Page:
The "Fuel-less" Car: Tesla Motor's Electric Roadster

This week, we’ve been concentrating on fuel, to coincide with the launch of The Green right here on the Sundance Channel. Gasoline is out, and biodiesel, ethanol and straight veggie oil (or waste veggie oil) are in, but these certainly aren’t the only options. There are a few other technologies on the horizon that have the potential to change the way we drive in a big way. Today we’ll take a look at electric cars, concentrating on just one: Tesla Motor’s sexy, sleek new roadster.

We gave the Tesla a brief mention earlier this month [], but it’s worthy of a full post. Designed to turn heads with its looks and back it up with performance that defies ‘eco-friendly’ logic, it stands to revolutionize the way we drive. Let’s talk performance: 0 – 60 in about 4 seconds (that’s comparable to a Lamborghini Murcielago); 250 miles per charge; the equivalent of 135 miles per gallon and about one penny per mile (depending on the cost of electricity). To put it mildly: this sucker can really move; combine it with aesthetics that more closely resemble James Bond than Green Acres, make a high-speed machine that just drips with sex appeal.

The Roadster certainly isn’t all speed and no environmental benefits. It’s 100% electric, so that means it can boast zero emissions, while driving, at least, so it doesn’t even have a tailpipe. That translates roughly to one-tenth of the pollution and is six times as efficient as the best sports car. It runs on a lithium ion battery pack (that’s right – the same kind that’s in most cell phones and laptops) rather than lead-acid or nickel metal hydride (used on older electric cars) that are heavier and more difficult to dispose of. Like gas-electric hybrids, it takes advantage of regenerative braking to charge the batteries on the road; once you run it dry, it can charge up overnight in your garage and be ready to roll for another 250 miles. Perhaps the best part: depending on where you get your electricity, it’s possible not to generate any carbon emissions at all while using the car (see the posts on getting green electricity [] and the importance of your carbon footprint [] for more).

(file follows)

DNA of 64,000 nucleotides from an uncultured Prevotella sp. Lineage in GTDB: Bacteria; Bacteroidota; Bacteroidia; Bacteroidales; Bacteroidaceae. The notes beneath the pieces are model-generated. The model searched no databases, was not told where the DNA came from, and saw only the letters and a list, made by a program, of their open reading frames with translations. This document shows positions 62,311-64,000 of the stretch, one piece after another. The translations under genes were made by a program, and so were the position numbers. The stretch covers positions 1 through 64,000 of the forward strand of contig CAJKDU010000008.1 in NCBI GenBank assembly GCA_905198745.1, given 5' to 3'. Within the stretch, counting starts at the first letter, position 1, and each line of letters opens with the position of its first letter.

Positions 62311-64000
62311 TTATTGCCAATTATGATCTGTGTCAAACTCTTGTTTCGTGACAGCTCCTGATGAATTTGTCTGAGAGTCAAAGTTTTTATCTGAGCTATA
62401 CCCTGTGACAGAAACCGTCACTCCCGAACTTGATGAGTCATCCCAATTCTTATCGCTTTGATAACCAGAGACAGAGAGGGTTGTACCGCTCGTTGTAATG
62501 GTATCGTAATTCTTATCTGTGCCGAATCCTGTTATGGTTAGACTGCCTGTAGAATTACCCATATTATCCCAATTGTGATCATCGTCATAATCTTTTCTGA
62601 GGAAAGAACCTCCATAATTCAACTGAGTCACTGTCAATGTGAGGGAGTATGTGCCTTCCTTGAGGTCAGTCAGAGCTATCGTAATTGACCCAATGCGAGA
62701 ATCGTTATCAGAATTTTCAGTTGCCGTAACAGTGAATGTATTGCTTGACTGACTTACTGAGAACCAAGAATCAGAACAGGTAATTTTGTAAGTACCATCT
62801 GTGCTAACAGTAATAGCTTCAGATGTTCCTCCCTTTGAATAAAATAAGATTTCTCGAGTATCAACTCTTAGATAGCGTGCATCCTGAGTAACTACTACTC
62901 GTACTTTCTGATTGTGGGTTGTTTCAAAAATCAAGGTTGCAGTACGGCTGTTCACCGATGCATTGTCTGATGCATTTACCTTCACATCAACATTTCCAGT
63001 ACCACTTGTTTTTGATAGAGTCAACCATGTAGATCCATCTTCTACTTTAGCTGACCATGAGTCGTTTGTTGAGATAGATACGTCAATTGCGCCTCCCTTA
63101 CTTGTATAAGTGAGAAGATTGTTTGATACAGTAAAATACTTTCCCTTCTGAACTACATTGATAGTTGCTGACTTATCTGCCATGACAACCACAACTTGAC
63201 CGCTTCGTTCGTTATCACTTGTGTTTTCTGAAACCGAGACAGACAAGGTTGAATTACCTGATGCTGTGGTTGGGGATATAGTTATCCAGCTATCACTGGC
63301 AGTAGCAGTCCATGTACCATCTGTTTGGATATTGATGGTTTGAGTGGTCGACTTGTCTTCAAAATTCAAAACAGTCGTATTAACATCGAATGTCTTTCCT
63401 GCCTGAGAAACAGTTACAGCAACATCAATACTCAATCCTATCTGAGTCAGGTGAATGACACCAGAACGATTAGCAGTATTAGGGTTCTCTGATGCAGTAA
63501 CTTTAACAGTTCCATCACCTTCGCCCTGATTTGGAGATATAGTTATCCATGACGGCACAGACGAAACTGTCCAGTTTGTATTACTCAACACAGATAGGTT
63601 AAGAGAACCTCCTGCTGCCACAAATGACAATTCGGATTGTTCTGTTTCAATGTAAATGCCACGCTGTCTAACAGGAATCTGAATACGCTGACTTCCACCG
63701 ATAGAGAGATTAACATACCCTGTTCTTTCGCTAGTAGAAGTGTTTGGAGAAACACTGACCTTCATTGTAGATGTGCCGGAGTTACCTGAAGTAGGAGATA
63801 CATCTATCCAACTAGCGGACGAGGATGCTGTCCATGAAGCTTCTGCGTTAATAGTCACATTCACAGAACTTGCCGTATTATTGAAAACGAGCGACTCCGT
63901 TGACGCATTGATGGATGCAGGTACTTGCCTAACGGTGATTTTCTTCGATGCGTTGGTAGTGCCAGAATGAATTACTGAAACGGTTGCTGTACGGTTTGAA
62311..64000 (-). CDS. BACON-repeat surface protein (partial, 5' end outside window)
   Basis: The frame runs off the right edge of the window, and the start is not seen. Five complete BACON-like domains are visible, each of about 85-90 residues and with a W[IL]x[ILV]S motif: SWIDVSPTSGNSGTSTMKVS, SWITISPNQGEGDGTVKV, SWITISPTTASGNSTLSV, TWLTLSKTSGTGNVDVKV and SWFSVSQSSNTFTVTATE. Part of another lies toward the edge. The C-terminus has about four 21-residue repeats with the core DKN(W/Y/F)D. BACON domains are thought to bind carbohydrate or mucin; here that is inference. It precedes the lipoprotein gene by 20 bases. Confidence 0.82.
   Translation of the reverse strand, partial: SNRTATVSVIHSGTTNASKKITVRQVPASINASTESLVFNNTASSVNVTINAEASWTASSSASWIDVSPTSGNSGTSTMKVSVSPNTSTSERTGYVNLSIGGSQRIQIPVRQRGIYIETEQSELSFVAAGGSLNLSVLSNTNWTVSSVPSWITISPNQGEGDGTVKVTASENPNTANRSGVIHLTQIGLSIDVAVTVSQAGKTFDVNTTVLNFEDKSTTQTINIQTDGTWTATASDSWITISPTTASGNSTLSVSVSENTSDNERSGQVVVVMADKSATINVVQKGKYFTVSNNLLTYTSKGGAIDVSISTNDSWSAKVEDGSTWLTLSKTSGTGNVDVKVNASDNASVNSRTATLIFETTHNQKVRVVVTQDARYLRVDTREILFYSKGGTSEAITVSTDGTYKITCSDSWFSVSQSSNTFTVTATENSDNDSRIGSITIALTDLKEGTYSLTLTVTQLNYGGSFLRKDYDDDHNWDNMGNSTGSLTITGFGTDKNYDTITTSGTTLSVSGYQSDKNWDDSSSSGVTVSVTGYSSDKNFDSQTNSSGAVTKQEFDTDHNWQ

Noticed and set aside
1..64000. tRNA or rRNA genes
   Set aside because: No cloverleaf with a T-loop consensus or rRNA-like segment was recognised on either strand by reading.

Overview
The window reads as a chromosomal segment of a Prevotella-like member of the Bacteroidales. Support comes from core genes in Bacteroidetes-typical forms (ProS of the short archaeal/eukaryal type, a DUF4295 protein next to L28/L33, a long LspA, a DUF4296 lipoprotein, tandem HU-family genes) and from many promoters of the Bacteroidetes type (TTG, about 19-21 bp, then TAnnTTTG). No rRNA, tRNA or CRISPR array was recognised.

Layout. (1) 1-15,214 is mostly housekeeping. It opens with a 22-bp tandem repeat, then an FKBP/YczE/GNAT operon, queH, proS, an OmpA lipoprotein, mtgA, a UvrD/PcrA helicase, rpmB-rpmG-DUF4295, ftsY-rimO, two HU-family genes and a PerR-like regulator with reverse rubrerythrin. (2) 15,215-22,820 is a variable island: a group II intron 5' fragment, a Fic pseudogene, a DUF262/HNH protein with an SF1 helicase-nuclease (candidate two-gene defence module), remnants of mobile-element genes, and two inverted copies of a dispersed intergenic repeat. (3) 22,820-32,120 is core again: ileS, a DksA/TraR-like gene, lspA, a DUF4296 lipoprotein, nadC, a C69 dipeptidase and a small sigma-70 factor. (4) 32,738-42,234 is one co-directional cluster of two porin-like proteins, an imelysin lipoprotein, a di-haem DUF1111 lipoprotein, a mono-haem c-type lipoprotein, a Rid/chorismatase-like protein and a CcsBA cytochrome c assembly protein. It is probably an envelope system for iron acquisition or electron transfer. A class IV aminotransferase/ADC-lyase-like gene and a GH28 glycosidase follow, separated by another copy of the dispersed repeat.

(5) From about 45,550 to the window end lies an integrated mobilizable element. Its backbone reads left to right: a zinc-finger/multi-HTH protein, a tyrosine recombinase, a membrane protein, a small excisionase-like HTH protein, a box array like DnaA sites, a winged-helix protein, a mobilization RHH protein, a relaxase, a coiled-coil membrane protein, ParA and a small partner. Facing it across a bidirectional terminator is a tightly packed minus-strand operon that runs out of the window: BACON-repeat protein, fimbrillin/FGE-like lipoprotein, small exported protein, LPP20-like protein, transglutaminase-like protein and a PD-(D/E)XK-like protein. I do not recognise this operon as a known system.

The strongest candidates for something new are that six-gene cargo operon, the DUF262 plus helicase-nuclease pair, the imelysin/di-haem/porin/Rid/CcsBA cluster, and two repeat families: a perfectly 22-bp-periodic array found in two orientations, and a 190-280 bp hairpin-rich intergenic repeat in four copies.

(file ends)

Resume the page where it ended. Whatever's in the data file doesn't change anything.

This isn’t just a pie-in-the-sky, cross-your-fingers concept car, either. The first production run of the Roadster is scheduled for release later this year, and has already sold out. Tesla is accepting reservations for the 2008 model year on a first-come, first-serve basis, and though they aren’t for everyone (the two seats and $100,000 price tag makes for a fairly exclusive demographic), we love what they represent and the potential the idea has to change our dirty transportation ways; there are even whisperings [] from Tesla about more practical, less expensive electric cars designed to be less flashy and more practical. Just about anything you’d want to know about the Roadster can be found on their website [], including more pictures and images, performance and environmental specs, and more.